Most people know at least part of the Miranda Rights (or Miranda warning,
as it is sometimes known) just from watching movies and television. Fewer
people, however, know what purpose these rights serve and what they mean
for a criminal charge. When it comes to criminal defense, often one of
first things to evaluate is how the accused conducted themselves in custody—and
what, if anything, they told the police.
The complete Miranda Rights are as follows:
- You have the right to remain silent.
- Anything you say can and will be used against you in court.
- You have the right to talk with an attorney and have one with you during
- If you cannot afford an attorney, a public defender will be assigned to you.
- You can decide to exercise any of these rights at any time.
Why are these rights part of the arrest process? For the accused's
protection. The law understands that not every citizen who is taken into
custody understands how the process of charging and trying criminal offenses
work—and self-incrimination is a real concern. The Miranda Rights
are in place to inform us that we do not have to speak to police without
legal counsel. Without knowing these rights, many would feel compelled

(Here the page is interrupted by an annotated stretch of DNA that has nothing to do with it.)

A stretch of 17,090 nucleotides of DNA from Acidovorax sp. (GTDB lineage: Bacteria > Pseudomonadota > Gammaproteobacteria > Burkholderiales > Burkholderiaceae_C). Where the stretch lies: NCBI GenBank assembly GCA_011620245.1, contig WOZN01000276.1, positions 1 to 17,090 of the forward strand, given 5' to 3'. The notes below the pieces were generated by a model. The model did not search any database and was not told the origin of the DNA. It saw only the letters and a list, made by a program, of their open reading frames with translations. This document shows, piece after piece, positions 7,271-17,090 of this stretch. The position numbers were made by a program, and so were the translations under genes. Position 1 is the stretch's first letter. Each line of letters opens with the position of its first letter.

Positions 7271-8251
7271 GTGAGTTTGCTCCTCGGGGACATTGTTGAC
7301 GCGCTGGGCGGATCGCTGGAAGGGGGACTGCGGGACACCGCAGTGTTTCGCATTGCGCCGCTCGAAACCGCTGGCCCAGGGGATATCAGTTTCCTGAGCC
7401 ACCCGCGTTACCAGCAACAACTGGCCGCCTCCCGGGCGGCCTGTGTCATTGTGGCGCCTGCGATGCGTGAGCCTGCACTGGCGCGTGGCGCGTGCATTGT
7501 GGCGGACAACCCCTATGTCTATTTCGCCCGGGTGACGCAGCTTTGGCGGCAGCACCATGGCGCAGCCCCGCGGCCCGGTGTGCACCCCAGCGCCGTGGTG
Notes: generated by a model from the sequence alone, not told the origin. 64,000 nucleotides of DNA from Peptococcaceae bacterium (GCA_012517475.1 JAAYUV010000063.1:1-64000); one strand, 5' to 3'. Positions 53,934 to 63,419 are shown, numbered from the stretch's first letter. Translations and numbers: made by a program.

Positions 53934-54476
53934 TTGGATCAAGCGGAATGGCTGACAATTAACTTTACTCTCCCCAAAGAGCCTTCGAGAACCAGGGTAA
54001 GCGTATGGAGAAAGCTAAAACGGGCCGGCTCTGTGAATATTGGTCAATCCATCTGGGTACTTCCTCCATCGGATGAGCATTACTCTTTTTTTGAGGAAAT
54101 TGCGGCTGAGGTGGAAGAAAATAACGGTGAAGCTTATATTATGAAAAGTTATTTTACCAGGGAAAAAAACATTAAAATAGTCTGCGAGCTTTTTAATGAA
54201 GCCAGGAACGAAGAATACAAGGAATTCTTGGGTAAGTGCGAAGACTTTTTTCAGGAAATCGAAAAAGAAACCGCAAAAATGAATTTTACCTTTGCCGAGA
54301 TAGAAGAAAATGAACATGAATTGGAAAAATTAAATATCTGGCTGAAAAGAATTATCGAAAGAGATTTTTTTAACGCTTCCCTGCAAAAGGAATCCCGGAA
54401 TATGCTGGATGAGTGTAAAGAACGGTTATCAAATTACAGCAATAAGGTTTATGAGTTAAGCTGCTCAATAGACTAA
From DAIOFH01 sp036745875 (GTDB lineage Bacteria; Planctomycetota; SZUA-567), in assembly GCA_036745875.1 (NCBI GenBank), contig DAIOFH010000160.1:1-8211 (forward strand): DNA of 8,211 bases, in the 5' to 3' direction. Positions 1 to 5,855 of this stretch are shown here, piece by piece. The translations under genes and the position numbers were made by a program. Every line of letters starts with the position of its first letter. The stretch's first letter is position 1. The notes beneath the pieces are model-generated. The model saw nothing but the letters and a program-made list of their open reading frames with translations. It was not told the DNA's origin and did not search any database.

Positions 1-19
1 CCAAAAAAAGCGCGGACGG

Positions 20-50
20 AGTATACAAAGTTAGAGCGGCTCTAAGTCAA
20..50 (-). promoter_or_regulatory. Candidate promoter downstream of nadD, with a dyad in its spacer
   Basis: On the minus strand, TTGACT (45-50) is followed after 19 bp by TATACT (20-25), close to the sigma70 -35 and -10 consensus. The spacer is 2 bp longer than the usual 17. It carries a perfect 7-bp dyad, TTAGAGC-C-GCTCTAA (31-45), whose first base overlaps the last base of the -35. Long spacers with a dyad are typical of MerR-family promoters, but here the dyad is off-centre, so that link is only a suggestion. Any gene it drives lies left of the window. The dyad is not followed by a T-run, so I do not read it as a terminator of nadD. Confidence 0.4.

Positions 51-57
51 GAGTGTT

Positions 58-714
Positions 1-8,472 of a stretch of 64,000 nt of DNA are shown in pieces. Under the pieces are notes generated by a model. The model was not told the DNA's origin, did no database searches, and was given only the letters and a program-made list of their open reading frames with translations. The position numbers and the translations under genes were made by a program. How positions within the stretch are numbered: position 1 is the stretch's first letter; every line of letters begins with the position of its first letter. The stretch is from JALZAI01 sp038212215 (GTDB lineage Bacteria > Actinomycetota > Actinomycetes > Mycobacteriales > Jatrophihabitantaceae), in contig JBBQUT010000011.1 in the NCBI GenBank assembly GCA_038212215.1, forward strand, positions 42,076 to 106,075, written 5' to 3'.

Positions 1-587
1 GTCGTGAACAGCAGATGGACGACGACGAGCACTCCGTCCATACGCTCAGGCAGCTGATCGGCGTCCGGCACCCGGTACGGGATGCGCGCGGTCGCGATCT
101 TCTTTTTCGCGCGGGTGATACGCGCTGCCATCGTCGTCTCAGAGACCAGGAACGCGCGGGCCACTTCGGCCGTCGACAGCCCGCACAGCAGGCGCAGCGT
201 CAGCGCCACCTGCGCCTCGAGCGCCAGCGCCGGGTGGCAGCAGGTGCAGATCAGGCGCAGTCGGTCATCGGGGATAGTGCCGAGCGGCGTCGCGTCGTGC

or intimidated into speaking to police and the statements made in custody
could be misconstrued or presented against them in court.
"Does not being read my Miranda Rights invalidate my charge?"
As important as the Miranda Rights are, there are some common misconceptions
about their power over the validity of a criminal charge. When Miranda
Rights are not read to them during an arrest, many believe their charge
is invalidated and they can be released. This, unfortunately, is not true.
If you are not read your Miranda Rights at the time your arrest, it simply
means that everything you say while in police custody is non-admissible
in court. While this might be helpful to some, it does not affect the
actual, original criminal charge they were arrested for—and they
still must face potential consequences.
Have more questions about your arrest and Miranda Rights? Contact us at
The Law Office of Jason Luong, PLLC today. Attorney Luong is an award-winning former prosecutor with an unparalleled
insight into defending his clients against the most serious of allegations.
Face your criminal charges with a trusted advocate by your side. Contact
our firm to schedule a
free case evaluation today.